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Last Friday, I wrote about the importance of responsible chaperoning, which included basic rules to ensure safety on school trips.

The article used what happened to students from Covington Catholic High School after the 2019 March for Life on Friday, January 18, 2019.

I quoted sensible advice from this young journalist who writes for the Libertarian publication Reason:

Soave’s message to faculty — and, indirectly, chaperones — is this (emphases mine below):

Unless other information emerges, the school’s best move would be to have a conversation with the boys about the incident, perhaps discuss some strategies for remaining on perfect behavior at highly charged political rallieswhere everybody is recording everything on a cell phone—and let that be the end of it.

My post also quoted student Nick Sandmann’s detailed statement and discussed the media furore which took place on Saturday, January 19.

The following day, some media pundits apologised for criticising the students based on the short video clips they had seen. They had voiced an opinion before the longer video clips began surfacing. The Washington Examiner has a good report which includes these two tweets:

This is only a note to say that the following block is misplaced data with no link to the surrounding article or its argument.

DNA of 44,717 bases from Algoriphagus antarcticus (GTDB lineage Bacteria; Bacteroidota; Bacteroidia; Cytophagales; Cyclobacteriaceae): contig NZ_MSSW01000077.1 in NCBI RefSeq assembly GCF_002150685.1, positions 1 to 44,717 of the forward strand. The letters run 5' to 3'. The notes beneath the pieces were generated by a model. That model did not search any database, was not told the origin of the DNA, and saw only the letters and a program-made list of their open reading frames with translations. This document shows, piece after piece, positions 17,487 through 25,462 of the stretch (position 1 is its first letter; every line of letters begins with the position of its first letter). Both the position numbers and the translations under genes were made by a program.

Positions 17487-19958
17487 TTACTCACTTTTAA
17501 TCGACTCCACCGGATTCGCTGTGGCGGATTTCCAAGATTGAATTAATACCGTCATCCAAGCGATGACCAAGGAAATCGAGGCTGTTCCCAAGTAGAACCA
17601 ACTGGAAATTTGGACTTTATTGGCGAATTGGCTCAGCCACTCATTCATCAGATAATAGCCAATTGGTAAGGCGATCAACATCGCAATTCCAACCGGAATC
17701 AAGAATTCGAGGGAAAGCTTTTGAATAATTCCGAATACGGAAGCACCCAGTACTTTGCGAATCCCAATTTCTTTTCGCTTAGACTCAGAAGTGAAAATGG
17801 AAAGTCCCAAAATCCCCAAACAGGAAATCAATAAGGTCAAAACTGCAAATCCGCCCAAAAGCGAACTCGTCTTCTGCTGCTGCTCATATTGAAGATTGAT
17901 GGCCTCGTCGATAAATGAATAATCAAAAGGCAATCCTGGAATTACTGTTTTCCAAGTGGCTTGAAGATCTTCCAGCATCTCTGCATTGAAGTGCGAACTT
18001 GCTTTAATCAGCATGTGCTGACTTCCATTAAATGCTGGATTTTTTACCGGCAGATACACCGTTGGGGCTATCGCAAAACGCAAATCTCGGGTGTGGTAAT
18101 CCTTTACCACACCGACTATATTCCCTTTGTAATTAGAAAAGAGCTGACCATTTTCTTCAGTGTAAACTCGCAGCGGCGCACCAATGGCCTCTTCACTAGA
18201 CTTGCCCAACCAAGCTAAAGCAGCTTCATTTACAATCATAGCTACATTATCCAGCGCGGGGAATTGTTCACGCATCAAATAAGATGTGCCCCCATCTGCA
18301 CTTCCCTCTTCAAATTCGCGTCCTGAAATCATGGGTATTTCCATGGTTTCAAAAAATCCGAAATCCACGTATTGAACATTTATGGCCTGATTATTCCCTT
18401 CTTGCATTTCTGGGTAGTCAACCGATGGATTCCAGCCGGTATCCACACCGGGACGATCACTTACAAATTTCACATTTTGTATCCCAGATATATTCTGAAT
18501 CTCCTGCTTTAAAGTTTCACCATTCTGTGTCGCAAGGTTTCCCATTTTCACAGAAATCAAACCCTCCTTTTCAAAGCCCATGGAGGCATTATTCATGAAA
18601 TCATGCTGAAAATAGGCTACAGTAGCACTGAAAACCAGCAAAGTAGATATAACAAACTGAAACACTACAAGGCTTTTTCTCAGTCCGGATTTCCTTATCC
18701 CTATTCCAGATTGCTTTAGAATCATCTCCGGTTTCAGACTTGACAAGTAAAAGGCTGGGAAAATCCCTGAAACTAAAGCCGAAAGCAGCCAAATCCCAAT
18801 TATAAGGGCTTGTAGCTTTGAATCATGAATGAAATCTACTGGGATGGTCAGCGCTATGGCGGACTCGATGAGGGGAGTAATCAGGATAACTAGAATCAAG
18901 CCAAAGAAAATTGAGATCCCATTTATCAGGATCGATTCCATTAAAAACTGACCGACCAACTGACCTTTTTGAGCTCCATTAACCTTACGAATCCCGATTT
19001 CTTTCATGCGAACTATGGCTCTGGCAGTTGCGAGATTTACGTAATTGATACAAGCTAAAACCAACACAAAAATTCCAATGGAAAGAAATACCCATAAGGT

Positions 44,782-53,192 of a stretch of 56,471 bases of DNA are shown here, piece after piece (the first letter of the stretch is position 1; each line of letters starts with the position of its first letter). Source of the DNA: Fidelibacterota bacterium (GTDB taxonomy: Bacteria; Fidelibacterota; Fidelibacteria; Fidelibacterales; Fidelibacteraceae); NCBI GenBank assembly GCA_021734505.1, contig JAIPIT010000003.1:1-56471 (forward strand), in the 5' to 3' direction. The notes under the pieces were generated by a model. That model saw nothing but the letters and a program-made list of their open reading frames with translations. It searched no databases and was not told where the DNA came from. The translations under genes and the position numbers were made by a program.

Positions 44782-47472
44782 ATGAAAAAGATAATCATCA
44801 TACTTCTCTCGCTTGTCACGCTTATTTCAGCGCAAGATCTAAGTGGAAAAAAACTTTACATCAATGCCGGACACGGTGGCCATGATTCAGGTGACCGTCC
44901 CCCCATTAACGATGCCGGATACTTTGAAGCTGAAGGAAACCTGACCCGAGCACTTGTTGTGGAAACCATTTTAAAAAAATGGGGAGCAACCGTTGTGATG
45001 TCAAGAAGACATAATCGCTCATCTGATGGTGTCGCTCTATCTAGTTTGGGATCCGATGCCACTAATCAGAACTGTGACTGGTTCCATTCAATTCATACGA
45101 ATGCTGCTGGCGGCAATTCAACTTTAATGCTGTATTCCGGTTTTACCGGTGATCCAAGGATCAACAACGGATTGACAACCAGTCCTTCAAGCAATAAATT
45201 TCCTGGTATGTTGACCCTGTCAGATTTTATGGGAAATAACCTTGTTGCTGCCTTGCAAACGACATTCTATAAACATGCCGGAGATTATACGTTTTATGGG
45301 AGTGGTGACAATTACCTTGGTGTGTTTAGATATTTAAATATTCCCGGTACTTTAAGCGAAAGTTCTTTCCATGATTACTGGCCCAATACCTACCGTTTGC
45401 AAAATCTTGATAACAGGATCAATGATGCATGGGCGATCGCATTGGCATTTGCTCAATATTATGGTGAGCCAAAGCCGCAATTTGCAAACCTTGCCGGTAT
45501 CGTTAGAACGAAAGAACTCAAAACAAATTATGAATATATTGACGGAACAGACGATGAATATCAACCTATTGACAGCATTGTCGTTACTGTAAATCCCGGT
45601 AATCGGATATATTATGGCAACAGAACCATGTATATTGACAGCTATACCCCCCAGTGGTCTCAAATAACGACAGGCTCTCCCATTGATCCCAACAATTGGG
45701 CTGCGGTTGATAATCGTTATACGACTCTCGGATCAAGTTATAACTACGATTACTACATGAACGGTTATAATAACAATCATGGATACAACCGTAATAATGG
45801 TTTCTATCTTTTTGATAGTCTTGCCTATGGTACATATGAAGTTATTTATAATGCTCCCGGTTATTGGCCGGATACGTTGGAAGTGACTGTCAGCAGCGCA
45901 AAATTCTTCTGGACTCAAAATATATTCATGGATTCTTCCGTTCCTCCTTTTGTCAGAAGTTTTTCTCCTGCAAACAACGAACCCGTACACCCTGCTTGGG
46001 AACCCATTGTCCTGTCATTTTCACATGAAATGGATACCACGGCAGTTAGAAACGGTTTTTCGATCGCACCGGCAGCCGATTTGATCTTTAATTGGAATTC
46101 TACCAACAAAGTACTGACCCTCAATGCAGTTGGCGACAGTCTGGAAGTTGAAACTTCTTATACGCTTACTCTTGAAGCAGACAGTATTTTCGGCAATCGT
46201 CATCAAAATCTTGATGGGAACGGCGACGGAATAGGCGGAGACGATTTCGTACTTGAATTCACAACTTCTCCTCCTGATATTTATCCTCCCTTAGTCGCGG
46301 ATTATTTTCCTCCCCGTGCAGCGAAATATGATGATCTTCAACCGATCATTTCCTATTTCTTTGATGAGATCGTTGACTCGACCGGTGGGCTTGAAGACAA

Some Twitter account holders tweeted some highly unpleasant things that they would like to do to the boys. Twitter did not find that objectionable, as The Daily Caller reported on Monday, January 21:

Twitter said Monday that former CNN contributor Reza Aslan did not violate the platform’s policies when he posted a tweet Saturday suggesting one of the boys involved in a dust-up during the March for Life rally had a “punchable face.”

“We have investigated the reported content and could not identify any violations of the Twitter Rules or applicable law,” Twitter wrote in a letter Aslan included in a tweet. “Accordingly,” the letter adds, “we have not taken any action at this time.”

The article explained that Aslan lost his job at CNN in 2017 for referring to President Trump in a derogatory manner (see quote in the article, language alert).

The article also included retractions — not necessarily apologies — from two other nationally-known journalists, the New York Times‘s Maggie Haberman and National Review‘s Rich Lowry.

Fortunately, not everyone was verbally beating up the students.